Tuesday, April 8, 2008

Slapstick Connections

Wednesday, April 9, 2008 -- Vancouver, WA

Around the clubhouse at most RV Parks, you'll hear talk of "hookups"... sometimes full, sometimes only partial. This is one of those words that's used by both young and old in this country, but the meaning is quite different for the two groups. Without getting into what the young mean, let me address what we old-timers mean by "hookups": having the luxury of connections to water, sewer, and electricity right there at our campsite when we park our RV. Man, having hookups is high-livin'!

During our travels we encounter what seems like an infinite variation of hookup design. Sometimes the water is waayyy over there and it takes two hoses to reach; sometimes it's on a pipe 4 feet off the ground; sometimes just 4 inches off the ground. Well here at the old RV Park in Vancouver it's actually underground -- in a little plastic vault like those used with in-ground sprinkling systems for lawns. I'm sure the reasons are good -- no old coot is going to hit it when backing in -- and it does make the park look nicer without all those PVC pipes sticking out of the ground.

But by going underground with it means you've got to get on your knees and reach waayyy down into the vault to make the connection. We normally screw a "Y" connector on the water hookup before attaching our freshwater hose. That gives us the ability to attach a second hose for other purposes if necessary... without stopping the flow of freshwater to the camper. This "Y" connector has two little ball valves so water to either hose can be turned on or off as needed.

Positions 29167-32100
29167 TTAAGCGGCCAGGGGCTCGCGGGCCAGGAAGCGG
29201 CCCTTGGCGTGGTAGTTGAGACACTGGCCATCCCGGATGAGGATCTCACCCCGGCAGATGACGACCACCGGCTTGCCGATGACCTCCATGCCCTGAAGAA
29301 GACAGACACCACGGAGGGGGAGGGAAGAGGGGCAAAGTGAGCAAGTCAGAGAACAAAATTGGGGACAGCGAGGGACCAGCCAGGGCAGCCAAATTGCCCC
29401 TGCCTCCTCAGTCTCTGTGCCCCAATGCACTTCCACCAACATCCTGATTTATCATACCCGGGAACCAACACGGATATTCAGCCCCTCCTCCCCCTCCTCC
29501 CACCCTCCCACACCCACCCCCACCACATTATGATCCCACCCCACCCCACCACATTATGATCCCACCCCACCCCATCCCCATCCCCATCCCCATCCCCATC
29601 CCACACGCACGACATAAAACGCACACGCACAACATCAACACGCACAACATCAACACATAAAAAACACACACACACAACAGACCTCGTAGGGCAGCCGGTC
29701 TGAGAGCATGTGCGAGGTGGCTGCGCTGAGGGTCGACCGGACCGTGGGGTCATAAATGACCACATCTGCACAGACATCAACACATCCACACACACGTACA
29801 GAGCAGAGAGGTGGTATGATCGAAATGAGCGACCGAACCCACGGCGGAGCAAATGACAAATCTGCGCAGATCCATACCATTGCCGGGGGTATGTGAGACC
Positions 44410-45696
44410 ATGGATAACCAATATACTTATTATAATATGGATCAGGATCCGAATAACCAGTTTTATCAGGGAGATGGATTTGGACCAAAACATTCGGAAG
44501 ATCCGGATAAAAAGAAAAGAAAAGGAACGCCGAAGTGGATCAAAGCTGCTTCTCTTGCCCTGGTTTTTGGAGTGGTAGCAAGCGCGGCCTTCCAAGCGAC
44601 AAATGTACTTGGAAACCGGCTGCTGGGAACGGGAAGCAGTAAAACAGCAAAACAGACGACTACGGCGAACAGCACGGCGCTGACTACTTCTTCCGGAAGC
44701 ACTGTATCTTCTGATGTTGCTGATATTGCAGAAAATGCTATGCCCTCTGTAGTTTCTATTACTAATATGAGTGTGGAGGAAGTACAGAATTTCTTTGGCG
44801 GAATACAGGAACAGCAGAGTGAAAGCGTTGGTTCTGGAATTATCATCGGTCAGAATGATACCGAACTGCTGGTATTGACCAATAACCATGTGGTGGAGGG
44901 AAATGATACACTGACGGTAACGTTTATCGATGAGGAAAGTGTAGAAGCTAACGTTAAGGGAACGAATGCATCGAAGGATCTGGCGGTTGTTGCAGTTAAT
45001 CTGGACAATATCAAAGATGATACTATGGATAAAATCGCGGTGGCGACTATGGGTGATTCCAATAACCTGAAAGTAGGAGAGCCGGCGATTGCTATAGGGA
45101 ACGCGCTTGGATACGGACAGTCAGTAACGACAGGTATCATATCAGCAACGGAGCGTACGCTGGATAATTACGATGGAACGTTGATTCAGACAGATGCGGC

The other day, after we'd gotten back to Vancouver, I was out making the connections to our hookups. I attached the "Y" connector to the water hookup underground. One of the "Y" connector's outlets was facing downward and the other upward. Because I'm a smart guy, I put the camper's freshwater hose on the lower connection, leaving the easier-to-get-to and upward facing outlet free if we needed it. After securing the camper's hose on the lower connection, I reached down to turn the little valve that controls that outlet... and with Dar standing right there checking my progress, opened the wrong little valve... and doused myself with a spray from the upward facing outlet. Despite feeling like one of the Three Stooges, it wasn't bad. I got it turned off after just a brief shot. Of course, Dar found this wildly funny and got a good laugh out of it.

But a little later the same afternoon, after we determined a pressure regulator was needed on the camper's hose line, I had to take the connection apart, insert the regulator, and put it back together again. This time I was by myself. I can see you laughing already... that's right, I sprayed myself again. But this time I did it right. I lost my finger grip on the little valve to the wrong outlet and by the time I found it and turned it off, a good 5 seconds or so passed along with nearly all my pride and self-confidence. I was soaked to the skin... water dripping from me like I'd just emerged from a swimming pool. There was a wet trail left behind as I found my way into the camper to dry off.

Dar laughed and laughed. I think I may have found a new career -- making people happy!